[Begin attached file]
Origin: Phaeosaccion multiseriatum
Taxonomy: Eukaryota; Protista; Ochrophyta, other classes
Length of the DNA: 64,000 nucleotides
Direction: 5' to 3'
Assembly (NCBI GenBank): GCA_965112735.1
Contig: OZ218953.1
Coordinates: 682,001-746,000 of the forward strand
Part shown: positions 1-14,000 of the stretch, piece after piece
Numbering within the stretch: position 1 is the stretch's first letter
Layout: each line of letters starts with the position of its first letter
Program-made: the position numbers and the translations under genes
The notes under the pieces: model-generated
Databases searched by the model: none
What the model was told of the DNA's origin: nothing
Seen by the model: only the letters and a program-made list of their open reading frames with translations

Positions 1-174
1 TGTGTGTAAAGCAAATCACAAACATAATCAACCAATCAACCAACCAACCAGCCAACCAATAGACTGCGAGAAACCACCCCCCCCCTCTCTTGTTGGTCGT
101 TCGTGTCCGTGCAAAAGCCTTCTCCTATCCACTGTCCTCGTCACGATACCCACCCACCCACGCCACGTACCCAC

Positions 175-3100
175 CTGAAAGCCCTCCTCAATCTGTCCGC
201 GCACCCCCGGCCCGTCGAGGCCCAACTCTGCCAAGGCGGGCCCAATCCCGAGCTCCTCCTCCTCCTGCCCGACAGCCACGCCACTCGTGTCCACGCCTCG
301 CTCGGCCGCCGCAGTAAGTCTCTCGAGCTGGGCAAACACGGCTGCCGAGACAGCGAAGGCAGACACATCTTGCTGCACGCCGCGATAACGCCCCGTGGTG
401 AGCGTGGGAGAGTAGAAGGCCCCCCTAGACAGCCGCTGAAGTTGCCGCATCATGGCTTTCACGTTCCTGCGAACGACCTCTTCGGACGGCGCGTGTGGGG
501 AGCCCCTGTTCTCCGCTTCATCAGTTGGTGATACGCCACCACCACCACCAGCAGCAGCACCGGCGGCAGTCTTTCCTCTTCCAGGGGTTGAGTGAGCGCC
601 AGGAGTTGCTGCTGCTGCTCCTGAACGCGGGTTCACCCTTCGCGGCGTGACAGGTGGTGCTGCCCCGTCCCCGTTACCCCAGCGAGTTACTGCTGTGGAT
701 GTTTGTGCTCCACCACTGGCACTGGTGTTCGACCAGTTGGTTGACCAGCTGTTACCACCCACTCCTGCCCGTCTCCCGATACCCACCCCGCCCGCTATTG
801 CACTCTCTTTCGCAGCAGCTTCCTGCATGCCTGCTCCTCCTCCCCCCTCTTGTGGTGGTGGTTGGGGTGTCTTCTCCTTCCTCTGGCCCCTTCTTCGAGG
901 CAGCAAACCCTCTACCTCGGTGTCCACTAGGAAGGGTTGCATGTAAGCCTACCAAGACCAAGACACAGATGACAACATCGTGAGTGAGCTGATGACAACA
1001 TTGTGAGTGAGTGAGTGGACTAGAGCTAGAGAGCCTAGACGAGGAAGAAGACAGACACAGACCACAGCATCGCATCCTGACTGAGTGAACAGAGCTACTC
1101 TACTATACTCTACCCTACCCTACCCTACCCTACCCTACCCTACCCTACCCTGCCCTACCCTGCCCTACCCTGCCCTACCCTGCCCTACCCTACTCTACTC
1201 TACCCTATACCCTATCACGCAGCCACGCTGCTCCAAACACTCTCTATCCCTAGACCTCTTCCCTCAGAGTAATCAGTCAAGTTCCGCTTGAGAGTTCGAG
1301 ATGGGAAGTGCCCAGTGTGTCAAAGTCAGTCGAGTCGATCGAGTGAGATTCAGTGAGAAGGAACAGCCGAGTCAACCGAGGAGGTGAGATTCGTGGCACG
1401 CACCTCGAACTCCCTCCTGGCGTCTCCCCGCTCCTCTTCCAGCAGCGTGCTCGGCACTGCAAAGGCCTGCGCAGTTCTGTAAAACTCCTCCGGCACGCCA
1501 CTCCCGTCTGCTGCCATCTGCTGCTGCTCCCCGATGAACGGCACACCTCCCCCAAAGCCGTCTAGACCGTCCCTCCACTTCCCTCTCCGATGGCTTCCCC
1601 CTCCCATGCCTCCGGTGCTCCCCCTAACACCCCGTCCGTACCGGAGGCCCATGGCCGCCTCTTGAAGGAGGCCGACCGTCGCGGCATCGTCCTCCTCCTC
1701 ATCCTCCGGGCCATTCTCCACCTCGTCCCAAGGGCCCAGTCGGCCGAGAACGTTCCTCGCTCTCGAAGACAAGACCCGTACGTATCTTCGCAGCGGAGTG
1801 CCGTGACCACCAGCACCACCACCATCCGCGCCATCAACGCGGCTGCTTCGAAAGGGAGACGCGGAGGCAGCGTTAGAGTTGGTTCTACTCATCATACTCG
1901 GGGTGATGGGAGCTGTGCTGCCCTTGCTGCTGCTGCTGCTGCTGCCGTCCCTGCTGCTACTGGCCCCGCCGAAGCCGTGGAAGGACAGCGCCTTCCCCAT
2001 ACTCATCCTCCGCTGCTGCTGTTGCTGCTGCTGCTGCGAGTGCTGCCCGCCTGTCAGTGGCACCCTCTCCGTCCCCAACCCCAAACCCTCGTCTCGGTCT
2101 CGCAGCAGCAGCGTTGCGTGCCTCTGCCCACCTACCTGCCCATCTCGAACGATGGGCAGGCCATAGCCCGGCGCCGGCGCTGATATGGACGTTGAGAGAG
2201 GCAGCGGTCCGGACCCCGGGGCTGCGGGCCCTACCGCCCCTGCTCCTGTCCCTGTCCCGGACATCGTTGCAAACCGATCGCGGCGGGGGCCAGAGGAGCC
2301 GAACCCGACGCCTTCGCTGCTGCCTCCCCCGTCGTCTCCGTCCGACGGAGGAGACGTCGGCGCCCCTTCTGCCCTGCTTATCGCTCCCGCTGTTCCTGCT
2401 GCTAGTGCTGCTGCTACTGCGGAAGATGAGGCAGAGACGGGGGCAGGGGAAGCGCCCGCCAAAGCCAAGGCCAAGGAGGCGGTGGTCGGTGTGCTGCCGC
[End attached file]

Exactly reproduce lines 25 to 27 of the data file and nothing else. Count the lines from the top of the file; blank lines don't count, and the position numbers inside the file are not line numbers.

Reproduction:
601 AGGAGTTGCTGCTGCTGCTCCTGAACGCGGGTTCACCCTTCGCGGCGTGACAGGTGGTGCTGCCCCGTCCCCGTTACCCCAGCGAGTTACTGCTGTGGAT
701 GTTTGTGCTCCACCACTGGCACTGGTGTTCGACCAGTTGGTTGACCAGCTGTTACCACCCACTCCTGCCCGTCTCCCGATACCCACCCCGCCCGCTATTG
801 CACTCTCTTTCGCAGCAGCTTCCTGCATGCCTGCTCCTCCTCCCCCCTCTTGTGGTGGTGGTTGGGGTGTCTTCTCCTTCCTCTGGCCCCTTCTTCGAGG